Groupon plans to lay off another 500 employees, further thinning the ranks at the struggling Chicago-based online marketplace.
The restructuring plan, approved by the company’s board of directors last week, will eliminate most positions by the end of the second quarter, according to a filing Monday with the Securities and Exchange Commission. Groupon is projected to save $70 million annually through the reduction.
Groupon had more than 2,500 employees worldwide at the end of last year, according to spokesman Nick Halliwell. That means the latest round of layoffs would cut the company’s dwindling workforce by more than 20%.
The company declined to say how many positions will be cut at the Chicago headquarters. About a third of the global workforce was based in Chicago as of last summer.
In August, Groupon announced it was laying off 500 employees as it sought to cut costs amid falling revenue. That round of layoffs included 293 positions associated with Groupon’s headquarters at 600 W. Chicago Ave.
At the end of the third quarter, Groupon reported a global workforce of 3,077. The company will update employee totals during its yet-to-be-announced fourth-quarter earnings report.
Groupon generated $451 million in revenue through the first nine months of 2022, a 39% decline year-over-year. It lost $182 million through September, compared to a net income of $89 million during the same period in 2021.
Once the face of Chicago’s tech start-up scene, the company had more than 11,000 employees worldwide at its peak in 2012.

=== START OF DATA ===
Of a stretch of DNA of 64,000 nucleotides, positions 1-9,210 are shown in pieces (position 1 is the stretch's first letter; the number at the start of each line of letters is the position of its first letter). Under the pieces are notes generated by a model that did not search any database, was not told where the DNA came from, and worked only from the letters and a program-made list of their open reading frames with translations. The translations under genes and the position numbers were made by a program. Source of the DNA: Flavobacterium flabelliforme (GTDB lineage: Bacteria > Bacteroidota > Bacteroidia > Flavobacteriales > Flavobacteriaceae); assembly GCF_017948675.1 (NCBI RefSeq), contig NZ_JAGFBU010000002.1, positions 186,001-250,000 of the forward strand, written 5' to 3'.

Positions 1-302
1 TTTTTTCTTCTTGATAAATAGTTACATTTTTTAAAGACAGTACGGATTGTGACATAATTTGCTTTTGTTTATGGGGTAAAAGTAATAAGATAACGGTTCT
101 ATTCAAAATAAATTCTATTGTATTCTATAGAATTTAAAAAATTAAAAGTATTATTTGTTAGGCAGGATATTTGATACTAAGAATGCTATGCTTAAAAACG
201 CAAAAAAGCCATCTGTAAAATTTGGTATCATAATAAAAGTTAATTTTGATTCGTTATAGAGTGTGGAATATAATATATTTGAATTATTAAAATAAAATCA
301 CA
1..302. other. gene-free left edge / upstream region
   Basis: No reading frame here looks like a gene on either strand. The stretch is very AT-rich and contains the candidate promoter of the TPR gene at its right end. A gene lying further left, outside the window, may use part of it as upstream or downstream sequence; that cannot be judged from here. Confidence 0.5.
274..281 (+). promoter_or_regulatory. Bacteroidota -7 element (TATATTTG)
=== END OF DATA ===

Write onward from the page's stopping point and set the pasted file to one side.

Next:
Launched in 2008, Groupon carved out its own e-commerce niche with deeply discounted daily deals on everything from manicures to food sent to subscribers via email. The business model later expanded to include warehousing and shipping through the Goods platform, putting it in direct competition with online retail giant Amazon.
Since then, the company has shifted exclusively to a third-party business model and now markets itself as a local online marketplace where consumers go to purchase services and experiences. It has been running a “return strategy” under the leadership of Kedar Deshpande, the former CEO of Zappos, who took over the helm of Groupon in December 2021.
Last month, Deshpande released a year-long update on the company’s progress, citing improvements in local market and Groupon inventory, higher purchase frequency and better customer experience, despite facing “expected and unexpected events” that resulted in the removal of more than 1,000 positions.
But Groupon has been in steep decline for much of the past decade, as its once-innovative business model struggles to find its mojo in a much more crowded and competitive digital marketplace.
Google tried to buy Groupon for $6 billion in 2010, but investors and co-founder Andrew Mason said there was no deal. By 2011, Groupon was valued at $25 billion, and the company went public that fall, raising $700 million in the largest technology IPO since Google.
The current market capitalization is approximately $254 million.